A History of Visual Prosthetics

  • Artificial lenses are first used for vision correction in eyeglasses. They focus light onto the retina, correct astigmatism and increase the focusing power of people with cataracts.


  • Bives Willes creates the metal eye prosthesis, commonly used until 1960 when research shows harmful effects resulting from corrosion of the metal.


  • The United States boycotts replacement eyes made by German glassblowers during World War II, prompting alternative materials to be developed.


  • Acrylic resin is developed as a basis for the next generation of artificial eyes. Acrylic resin eyes are lightweight, easily made to fit, and durable.


  • Howard Ridley develops intraocular lenses (IOLs) by inserting a plastic lens after removing a natural lens with cataracts. IOLs replace, rather than assist, the damaged eye lens.


  • Brindley and Lewin successfully create the perception of vision by stimulating the visual cortex of a human in a controlled manner. Radio signals are used to turn on electrodes implanted into a blind patient’s brain.They find that stimulating a single electrode enables the blind person to ‘see’ a spot of white light, called a phosphene.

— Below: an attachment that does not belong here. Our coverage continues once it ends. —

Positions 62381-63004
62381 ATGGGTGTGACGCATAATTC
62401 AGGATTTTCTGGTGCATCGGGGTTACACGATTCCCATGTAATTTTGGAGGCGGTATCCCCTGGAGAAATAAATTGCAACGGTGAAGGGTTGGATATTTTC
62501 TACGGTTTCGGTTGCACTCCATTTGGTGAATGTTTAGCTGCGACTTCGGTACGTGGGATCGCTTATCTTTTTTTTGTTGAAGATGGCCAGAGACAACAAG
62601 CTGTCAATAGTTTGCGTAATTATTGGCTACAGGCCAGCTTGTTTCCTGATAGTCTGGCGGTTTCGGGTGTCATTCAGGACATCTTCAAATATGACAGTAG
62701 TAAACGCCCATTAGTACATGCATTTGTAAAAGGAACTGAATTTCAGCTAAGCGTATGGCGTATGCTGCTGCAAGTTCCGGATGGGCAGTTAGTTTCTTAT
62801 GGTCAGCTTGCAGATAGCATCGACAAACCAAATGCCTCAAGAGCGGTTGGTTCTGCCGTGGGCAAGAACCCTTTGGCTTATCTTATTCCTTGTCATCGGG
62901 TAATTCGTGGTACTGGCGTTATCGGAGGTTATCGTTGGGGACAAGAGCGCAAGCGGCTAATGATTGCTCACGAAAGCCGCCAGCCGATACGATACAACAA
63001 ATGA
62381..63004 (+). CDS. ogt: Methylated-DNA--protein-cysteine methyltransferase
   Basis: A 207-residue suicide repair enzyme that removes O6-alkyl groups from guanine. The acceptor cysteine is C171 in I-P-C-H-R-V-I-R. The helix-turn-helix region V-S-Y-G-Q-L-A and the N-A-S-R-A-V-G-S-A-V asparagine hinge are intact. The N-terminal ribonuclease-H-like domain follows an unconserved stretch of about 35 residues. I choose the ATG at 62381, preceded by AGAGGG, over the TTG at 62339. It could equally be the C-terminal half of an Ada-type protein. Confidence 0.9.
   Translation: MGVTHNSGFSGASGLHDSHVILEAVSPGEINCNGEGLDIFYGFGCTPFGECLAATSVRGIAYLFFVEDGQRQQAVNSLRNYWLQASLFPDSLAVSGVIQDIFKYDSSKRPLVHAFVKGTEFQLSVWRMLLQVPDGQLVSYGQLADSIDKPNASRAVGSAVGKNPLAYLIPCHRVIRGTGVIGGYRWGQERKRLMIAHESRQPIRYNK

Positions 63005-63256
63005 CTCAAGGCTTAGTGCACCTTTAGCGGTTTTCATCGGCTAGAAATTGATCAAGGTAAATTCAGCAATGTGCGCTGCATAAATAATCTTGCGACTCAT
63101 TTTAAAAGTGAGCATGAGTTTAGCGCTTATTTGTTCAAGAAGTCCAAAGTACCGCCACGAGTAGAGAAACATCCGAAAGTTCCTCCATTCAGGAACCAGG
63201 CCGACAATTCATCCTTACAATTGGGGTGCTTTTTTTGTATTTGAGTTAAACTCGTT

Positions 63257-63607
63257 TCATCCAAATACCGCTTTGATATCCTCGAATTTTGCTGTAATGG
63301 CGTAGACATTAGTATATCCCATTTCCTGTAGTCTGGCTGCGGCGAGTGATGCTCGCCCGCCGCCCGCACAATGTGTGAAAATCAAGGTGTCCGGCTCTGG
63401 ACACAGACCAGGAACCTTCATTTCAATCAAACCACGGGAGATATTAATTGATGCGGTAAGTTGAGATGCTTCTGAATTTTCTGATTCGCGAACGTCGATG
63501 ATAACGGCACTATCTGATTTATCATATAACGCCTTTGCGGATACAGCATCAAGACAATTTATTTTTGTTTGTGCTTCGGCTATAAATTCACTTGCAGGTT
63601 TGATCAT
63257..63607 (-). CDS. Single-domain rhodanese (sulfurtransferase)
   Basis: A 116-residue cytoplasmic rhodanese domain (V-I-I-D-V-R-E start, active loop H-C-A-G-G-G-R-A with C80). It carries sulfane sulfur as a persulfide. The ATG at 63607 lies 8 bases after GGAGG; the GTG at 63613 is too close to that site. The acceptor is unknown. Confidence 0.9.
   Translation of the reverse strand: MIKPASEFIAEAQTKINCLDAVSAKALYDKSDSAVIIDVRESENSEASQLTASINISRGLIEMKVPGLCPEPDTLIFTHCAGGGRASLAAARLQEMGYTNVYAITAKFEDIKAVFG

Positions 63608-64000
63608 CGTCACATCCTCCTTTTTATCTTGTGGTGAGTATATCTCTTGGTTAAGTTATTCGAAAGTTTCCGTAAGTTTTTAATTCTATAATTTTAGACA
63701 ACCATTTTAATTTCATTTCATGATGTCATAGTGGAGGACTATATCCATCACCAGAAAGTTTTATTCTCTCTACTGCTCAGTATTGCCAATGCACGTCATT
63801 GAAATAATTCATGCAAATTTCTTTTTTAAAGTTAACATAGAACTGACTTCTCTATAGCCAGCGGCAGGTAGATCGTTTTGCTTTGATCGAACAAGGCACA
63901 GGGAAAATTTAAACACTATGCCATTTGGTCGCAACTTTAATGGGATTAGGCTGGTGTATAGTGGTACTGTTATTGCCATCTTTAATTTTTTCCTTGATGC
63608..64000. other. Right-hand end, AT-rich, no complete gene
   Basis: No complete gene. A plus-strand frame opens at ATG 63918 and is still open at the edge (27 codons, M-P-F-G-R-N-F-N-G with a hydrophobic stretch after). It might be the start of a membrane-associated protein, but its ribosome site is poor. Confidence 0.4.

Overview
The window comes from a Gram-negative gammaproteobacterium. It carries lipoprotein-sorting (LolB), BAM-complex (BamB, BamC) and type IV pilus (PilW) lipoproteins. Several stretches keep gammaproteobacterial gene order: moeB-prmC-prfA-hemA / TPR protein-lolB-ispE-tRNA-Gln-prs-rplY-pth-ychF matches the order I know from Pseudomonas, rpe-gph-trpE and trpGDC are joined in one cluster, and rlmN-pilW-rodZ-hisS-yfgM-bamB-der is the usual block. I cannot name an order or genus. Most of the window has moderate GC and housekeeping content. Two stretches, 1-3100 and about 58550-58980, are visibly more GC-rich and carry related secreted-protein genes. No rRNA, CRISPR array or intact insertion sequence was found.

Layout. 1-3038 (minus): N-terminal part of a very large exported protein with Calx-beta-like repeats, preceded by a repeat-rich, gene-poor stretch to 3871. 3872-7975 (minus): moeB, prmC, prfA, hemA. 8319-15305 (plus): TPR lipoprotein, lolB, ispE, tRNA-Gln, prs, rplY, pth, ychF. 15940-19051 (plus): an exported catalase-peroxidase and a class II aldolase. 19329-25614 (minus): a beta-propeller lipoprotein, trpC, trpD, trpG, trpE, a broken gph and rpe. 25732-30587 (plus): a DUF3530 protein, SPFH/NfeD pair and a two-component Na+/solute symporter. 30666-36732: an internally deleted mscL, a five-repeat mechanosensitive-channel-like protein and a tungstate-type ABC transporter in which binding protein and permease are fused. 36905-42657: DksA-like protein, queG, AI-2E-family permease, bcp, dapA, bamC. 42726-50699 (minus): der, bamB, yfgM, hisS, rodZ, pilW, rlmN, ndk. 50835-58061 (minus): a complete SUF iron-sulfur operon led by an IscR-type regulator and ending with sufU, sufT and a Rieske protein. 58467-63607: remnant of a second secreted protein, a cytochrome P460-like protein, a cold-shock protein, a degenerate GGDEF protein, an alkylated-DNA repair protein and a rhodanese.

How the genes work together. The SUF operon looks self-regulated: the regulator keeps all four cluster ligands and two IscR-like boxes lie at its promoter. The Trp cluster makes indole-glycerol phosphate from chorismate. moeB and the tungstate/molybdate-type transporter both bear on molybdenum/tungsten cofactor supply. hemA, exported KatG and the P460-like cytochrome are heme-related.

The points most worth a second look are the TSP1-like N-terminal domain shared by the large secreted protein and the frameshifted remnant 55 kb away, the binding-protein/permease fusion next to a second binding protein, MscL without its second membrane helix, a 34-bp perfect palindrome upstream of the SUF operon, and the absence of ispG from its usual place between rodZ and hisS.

• Lithium ion batteries are among the advances in portable power source research when scientists develop artificial organs that are connected to large machines outside the body. Their slow discharge rates and light weight revolutionize the prosthetics industry.


  • Keratoprostheses (Kpros) are commonly used to restore vision. The most commonly used Kpro is the AlphaCor.


  • Practical application of bmis to other prosthetics is advanced considerably by John Donoghue. bmis are used to enable stroke victims and other disabled people with fully functioning cognitive abilities to control robotic prosthetic limbs using signals from their cortex.


  • John Rogers' research team develops a one-dimensional, stretchable form of single-crystal silicon. The silicon is capable of being stretched and returned to its original form repeatedly.


  • Researchers continue to use small circular white phosphenes in cortex stimulation to produce very imprecise images relative to normal human vision.

    NIBEye prototype developed by high school development team for Toshiba/NSTA ExploraVision competition.


  • The rate of blindness doubles as projected by The American Academy of Ophthalmology.


  • The NIBEye is manufactured on a large scale, achieving worldwide availability and giving over 40 million people functional vision.


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